’On October 29th, the cannon sounded thirteen times, announcing the arrival of Sir George Grey, the Governor of the Cape Colony. As usual, his arrival came as a surprise and thus all preparations for a welcome were forestalled. Seldom has so much been expected from a government official, rarely has a government official enjoyed so much confidence and been able to retain his popularity to such an extent as Sir George Grey, even when he had to refuse demands made on him. His position in Natal has been a strange one, since for the last few years Natal has been an independent colony, no longer under the Cape government, but directly linked with the Colonial Office (Dr Petermann adds in a note ‘According to the latest reports, the colony has since July 1856 its own governor in the person of John Scott.’). Sir George Grey is, therefore, not here as Governor, but only as High Commissioner, and as such he has no power to issue proclamations, but only to give advice. However, the Government has been instructed to follow his advice. This mainly concerns the encouragement of immigration of colonists from Europe by leasing property to every married man. Thus a premium has been put on marriage, and many a colonist may have been prompted by a few morgen of land to look around for a wife. Most of the young men do not lack the inclination, but the choice is limited. The labour potential of the colony is to be increased by the importation of Indians. The main problem is what to do with the natives. Sir George decided against the plan of obliging the natives to emigrate into the southern districts. He would prefer to found industrial schools which it would be compulsory for native children to attend. He is going to pay for this out of the £40,000 which he has received from the Ministry and Parliament for the education of the natives.’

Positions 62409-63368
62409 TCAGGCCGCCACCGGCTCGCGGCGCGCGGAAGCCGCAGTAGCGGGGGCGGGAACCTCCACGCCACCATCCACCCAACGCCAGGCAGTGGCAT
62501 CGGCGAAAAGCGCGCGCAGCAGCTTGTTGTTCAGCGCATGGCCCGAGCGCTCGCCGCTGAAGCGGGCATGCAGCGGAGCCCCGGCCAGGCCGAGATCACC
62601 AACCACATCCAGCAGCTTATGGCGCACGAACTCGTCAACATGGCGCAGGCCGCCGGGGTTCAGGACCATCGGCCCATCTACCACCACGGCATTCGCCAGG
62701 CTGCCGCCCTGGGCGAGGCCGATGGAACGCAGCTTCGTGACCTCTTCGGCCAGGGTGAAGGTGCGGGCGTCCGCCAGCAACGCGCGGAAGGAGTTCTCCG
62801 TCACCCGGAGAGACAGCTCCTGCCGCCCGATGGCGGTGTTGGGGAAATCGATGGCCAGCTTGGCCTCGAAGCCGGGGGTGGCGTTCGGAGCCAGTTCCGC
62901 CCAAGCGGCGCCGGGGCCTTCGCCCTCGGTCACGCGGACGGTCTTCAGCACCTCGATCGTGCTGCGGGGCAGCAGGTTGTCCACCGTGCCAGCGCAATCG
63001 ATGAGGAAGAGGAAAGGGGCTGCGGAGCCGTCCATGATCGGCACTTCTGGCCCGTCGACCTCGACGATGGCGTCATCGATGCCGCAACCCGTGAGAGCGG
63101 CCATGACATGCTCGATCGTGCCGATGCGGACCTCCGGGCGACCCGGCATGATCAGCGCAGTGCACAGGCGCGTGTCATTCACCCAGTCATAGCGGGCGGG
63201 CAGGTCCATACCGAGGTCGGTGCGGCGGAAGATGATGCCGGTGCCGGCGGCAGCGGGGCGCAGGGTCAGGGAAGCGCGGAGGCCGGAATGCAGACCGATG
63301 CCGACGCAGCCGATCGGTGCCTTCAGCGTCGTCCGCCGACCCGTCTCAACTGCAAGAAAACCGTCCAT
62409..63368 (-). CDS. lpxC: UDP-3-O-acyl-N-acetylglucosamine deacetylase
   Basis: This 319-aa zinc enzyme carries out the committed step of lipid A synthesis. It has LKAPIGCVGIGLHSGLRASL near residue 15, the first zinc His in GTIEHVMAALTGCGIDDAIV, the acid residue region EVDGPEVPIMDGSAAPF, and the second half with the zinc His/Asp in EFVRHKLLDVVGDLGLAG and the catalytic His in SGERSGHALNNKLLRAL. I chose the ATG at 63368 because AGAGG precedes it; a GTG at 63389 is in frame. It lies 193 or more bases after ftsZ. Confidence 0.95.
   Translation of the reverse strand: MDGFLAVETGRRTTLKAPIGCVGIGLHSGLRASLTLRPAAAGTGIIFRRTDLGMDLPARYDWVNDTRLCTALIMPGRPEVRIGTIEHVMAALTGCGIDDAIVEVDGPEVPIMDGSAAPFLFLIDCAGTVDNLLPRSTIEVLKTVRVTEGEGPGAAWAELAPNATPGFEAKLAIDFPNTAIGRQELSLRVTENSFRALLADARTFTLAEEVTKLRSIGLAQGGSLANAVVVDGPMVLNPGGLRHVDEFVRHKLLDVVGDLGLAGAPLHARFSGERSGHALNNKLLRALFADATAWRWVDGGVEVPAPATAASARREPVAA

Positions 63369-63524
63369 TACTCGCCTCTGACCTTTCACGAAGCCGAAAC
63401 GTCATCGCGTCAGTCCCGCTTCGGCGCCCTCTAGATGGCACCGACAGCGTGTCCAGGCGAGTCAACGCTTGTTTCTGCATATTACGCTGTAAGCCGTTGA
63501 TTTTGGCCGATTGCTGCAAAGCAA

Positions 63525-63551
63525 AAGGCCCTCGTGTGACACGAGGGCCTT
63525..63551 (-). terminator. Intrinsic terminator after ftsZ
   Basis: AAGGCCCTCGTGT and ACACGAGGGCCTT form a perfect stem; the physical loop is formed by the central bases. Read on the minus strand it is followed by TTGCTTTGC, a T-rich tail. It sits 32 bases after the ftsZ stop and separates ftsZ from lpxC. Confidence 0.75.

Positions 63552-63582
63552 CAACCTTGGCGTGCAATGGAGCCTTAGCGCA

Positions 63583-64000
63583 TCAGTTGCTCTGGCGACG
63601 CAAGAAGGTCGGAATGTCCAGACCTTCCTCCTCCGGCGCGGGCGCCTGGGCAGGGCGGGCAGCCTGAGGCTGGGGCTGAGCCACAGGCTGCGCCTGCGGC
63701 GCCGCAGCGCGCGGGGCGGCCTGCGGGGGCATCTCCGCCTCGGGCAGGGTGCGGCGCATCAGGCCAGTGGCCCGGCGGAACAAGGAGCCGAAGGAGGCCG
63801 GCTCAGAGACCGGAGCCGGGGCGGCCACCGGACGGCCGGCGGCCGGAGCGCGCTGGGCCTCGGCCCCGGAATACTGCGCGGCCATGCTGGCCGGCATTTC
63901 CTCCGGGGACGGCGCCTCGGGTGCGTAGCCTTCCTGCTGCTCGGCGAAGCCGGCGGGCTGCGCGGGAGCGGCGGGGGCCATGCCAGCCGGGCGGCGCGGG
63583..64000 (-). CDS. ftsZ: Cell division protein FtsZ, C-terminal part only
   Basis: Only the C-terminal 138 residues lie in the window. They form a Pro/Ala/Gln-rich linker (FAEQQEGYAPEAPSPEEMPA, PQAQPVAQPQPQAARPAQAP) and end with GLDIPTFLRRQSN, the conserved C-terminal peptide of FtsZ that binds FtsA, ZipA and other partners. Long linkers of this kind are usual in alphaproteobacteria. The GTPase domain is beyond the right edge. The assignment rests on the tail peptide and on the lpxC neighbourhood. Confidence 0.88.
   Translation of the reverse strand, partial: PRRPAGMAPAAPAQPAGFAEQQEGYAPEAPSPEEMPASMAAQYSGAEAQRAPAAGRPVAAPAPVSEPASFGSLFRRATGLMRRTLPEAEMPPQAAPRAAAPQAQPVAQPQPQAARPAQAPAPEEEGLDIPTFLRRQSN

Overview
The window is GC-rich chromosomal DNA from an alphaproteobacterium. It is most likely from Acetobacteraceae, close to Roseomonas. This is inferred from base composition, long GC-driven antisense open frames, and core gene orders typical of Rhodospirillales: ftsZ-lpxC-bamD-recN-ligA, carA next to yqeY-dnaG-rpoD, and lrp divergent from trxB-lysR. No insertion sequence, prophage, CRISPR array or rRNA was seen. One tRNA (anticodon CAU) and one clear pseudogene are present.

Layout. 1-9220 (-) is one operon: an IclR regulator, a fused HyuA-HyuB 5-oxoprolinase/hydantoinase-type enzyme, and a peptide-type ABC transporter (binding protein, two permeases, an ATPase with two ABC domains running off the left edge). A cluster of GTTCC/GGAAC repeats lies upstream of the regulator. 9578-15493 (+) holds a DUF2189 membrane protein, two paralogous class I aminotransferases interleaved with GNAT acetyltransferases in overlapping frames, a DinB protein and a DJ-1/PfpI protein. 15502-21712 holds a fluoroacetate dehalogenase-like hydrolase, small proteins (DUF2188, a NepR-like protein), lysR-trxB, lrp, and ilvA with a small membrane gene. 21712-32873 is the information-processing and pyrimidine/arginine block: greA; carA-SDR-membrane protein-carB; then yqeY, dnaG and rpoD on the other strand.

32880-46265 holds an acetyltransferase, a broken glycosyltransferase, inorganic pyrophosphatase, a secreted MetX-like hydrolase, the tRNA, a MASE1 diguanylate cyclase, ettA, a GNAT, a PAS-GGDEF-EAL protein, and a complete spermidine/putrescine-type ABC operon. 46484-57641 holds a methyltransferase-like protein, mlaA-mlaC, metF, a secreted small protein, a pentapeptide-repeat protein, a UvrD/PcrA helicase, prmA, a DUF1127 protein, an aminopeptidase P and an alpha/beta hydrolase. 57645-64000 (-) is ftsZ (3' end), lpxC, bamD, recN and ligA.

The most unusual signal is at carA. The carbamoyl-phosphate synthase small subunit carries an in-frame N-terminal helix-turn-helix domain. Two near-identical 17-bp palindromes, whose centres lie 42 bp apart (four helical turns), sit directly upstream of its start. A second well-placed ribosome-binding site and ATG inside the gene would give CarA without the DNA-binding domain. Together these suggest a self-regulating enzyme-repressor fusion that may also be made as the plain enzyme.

5 November 1855
‘Monday 5th November. I managed to have a talk with the Governor, but my negotiations have not yet been finalised. As things stand now, it is likely that I shall go to Cape Town in six months’ time to help the Governor in editing a New Zealand dictionary (Sir George Grey used to be Governor of New Zealand). Afterwards, with his support, I hope to take up my researches into the interior of Africa again. Though this means a delay in my planned travels of discovery, it is important for my plans to win the ear and interest of the Governor. I hope to have climbed some snowy mountain peaks before you set eyes on me again.’